Coke Smith Photography & Travelogue

Road Trip Through Lapland Scandinavia

  Petroglyphs in Alta, Norway.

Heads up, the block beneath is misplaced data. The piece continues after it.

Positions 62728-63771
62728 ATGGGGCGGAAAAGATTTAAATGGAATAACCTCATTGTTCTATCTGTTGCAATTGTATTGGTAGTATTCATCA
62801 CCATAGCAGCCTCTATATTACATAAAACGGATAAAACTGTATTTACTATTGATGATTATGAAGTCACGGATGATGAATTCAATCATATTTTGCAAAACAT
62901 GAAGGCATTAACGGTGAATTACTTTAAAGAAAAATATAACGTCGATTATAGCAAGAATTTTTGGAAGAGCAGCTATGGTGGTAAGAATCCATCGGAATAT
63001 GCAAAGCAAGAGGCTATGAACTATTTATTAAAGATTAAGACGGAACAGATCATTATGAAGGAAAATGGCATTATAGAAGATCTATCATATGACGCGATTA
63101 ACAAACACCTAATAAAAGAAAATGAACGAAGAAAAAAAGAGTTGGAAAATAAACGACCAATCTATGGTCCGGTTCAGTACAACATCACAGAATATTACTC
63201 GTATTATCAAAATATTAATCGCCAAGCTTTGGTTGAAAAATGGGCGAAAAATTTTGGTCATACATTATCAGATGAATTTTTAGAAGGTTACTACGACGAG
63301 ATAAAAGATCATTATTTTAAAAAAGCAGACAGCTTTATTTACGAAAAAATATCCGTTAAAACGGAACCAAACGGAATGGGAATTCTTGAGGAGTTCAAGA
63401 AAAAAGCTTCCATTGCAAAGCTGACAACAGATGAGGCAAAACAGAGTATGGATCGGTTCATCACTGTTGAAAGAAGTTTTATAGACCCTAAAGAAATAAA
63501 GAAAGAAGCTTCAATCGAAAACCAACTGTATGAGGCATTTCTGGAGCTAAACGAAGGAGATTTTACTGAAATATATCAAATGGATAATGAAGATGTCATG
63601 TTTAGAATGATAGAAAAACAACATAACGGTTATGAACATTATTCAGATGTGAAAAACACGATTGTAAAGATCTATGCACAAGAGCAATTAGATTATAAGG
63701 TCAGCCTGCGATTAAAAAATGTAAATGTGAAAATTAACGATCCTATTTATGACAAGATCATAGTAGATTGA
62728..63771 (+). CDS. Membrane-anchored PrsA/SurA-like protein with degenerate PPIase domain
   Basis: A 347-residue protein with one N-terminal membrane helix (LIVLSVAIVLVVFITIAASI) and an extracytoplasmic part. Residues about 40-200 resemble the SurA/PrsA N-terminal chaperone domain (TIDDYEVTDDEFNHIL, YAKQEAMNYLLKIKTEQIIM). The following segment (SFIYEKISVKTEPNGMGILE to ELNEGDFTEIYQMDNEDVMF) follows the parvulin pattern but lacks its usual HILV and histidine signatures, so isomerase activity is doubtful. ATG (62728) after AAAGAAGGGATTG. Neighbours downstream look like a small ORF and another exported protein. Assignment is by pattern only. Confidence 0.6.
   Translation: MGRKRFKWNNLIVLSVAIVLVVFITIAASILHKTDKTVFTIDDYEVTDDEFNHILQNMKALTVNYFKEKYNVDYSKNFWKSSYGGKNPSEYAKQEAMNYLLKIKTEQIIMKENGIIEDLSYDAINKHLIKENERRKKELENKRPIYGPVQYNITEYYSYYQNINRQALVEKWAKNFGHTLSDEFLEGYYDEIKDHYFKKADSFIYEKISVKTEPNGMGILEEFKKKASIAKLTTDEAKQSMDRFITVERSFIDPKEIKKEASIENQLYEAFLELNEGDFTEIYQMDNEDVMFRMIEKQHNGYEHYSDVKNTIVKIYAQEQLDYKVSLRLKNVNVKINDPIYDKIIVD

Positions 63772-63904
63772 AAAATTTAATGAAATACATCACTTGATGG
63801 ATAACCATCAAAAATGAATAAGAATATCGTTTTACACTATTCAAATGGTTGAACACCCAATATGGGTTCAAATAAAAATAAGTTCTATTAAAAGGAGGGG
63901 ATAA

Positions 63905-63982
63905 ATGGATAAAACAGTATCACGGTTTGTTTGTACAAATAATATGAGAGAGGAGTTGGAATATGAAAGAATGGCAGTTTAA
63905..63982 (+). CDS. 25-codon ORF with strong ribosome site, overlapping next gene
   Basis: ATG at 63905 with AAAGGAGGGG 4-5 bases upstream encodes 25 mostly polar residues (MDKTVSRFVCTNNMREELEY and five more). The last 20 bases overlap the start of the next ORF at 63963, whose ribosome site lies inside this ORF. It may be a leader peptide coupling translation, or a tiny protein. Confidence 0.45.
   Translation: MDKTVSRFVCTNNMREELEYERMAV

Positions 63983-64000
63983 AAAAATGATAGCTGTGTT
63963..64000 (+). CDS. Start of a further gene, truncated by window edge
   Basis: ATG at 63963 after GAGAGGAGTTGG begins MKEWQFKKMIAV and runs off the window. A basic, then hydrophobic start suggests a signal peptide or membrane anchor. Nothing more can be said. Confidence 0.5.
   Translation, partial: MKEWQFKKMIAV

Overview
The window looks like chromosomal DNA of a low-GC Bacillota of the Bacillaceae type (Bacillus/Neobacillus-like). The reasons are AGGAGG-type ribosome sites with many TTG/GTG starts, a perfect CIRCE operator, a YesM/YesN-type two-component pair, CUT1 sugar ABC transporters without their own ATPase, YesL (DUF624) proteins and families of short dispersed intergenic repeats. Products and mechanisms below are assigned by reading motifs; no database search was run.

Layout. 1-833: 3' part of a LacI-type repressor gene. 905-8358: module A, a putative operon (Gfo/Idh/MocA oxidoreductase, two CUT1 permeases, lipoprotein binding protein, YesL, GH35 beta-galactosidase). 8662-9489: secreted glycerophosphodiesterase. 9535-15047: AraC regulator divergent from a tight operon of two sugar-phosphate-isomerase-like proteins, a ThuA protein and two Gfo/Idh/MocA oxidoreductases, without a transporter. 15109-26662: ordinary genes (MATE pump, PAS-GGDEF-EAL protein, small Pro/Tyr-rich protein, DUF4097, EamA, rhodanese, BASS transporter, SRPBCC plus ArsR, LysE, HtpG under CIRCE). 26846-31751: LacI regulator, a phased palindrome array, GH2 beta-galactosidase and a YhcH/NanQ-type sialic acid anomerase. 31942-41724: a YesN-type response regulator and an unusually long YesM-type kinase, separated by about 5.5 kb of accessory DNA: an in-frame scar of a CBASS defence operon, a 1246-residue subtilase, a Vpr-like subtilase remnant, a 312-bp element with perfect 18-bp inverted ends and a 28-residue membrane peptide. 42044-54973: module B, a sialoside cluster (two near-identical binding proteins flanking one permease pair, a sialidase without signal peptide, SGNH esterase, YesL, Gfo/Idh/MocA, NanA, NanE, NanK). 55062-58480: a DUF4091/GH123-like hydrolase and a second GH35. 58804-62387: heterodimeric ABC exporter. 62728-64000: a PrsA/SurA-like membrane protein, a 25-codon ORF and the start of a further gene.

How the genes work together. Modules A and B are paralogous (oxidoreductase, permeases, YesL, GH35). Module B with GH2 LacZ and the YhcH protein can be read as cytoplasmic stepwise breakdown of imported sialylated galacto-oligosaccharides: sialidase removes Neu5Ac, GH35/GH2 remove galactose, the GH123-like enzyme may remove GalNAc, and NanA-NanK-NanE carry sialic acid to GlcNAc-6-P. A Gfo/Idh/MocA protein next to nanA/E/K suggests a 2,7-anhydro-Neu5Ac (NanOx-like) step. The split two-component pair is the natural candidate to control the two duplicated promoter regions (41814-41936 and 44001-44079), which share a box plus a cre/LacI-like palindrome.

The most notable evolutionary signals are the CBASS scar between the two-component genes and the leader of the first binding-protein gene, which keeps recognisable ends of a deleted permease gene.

After our expedition to Svalbard, which divided our Scandinavian expedition, we were able to self drive Lapland for about two weeks.  We did plan some quality time in a national parks like Finland's Lemonjoki and Sweden's Abisco National Park and Norway's Alta Petroglyphs National Park. We had some good birding luck and saw some nice mammals as well.  Near Alta, Norway we were able to see at least 10 individuals of the few remaining wild and native populations of Mountain Caribou (Rangifer tarandus tarandus) including two major bulls.  We saw thousands of the domesticated varieties throughout Lapland and Salmi country.   We encountered a common Red Fox (Vulpes vulpes) near Hornoya.  European Red Squirrels were extremely common throughout the drive.  While in Lemonjoki National Park in Finland, we had a decent viewing of a European Beaver (Castor fiber) and the Eurasian River Otter.  We did get glimpse along the road of European Hedgehogs (Erinaceus europaeus) although all but one or two were road-kill.  But there is little doubt that one of our most phenomenal afternoons of the entire three month expedition was our voyage amongst the Sperm Whales off the coast of Tromso, Norway.  We spent three full hours viewing literally dozens of dozing sperm whales.  As viewing restrictions are FAR more relaxed in Norway (which still hunts whales sadly) than in the states, we were able to get very close indeed.  In fact there were several instances I felt we were truly disturbing the whales, although the close proximity allowed for spectacular photographs.